They then proceeded to send out two more invoices using that routing information. Ms. Williams, on receiving those invoices, assumed they came from the legitimate organization already vetted by One Treasure Island and sent the money straight to the organization through wire transfer. She notes that nothing seemed odd about the email communications: no red flags, odd errors, or even obviously strange email addresses caught her attention, so she assumed the invoices were legitimate.
Once she discovered the problem, Ms. Williams reported the crime immediately to the IC3 department, the nonprofit’s bank in San Francisco, and the branch of the bank in Texas where the money was sent. Unfortunately, because of the comparatively low amount involved–the IC3 usually pursues cases that account for at least half a million dollars, and where the leads are clearly there to follow–the FBI has declined to follow through on the attack. Unfortunately, local police in Odessa could cover only what had taken place in their jurisdiction. While the Odessa police department could help them recover approximately $37,000 from the frozen account belonging to the criminals, it could do little for the larger sum missing from the account. Ms. Williams, after consulting with local police, went home discouraged.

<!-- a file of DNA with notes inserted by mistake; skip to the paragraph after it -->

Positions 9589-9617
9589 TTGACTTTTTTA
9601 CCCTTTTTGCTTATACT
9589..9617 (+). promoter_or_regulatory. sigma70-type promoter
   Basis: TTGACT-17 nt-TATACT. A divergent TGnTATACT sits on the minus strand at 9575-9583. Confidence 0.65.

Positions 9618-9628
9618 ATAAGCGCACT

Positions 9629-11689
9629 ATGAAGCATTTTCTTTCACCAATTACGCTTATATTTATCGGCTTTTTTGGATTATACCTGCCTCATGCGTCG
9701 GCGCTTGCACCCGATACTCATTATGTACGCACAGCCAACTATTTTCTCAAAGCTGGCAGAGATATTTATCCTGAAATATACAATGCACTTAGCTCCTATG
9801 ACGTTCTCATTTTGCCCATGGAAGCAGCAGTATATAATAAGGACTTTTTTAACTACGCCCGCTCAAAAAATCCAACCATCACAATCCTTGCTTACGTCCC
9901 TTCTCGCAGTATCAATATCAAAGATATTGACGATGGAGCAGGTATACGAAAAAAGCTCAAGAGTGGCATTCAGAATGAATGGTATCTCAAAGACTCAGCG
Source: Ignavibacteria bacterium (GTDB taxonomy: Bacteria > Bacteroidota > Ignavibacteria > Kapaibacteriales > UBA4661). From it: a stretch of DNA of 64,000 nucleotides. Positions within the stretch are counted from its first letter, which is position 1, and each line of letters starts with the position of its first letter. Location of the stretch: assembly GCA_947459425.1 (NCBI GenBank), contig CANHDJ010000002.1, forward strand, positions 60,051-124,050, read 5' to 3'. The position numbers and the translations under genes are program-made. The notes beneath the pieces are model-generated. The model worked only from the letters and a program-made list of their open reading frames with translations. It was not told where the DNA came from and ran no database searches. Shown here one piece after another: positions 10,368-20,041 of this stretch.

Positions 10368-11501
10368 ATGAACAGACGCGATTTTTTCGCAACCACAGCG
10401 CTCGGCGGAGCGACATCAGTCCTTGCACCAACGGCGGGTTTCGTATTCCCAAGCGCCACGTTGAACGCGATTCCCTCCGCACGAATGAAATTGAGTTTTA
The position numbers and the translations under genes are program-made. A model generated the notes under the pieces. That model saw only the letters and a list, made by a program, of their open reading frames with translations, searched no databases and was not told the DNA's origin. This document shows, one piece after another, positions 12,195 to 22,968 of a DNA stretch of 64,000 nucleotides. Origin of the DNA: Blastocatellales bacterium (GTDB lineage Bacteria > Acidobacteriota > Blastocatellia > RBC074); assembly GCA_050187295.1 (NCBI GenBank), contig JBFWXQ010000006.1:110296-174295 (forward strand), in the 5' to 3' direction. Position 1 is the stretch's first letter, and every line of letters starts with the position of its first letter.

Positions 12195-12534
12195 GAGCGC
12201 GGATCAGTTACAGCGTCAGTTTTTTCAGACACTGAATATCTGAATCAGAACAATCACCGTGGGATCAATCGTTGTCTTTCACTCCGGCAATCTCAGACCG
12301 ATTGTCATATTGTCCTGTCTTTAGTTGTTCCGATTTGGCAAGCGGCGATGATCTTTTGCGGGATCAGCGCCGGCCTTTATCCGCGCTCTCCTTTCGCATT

The Email-Compromise Attack Challenge
Email compromise attacks often do not see the same degree of awareness and attention that bigger attacks, like ransomware, do. Nevertheless, they are one of the most expensive categories of crime reported to the FBI Internet Crime Complaint Center, or IC3, each year. In 2020, losses due to those attacks climbed to around $1.87 billion, a steady increase over the $1.78 billion lost in 2019. Like other types of cybercrimes, email compromise attacks have been on the rise over the past year and a half, as an increasing number of people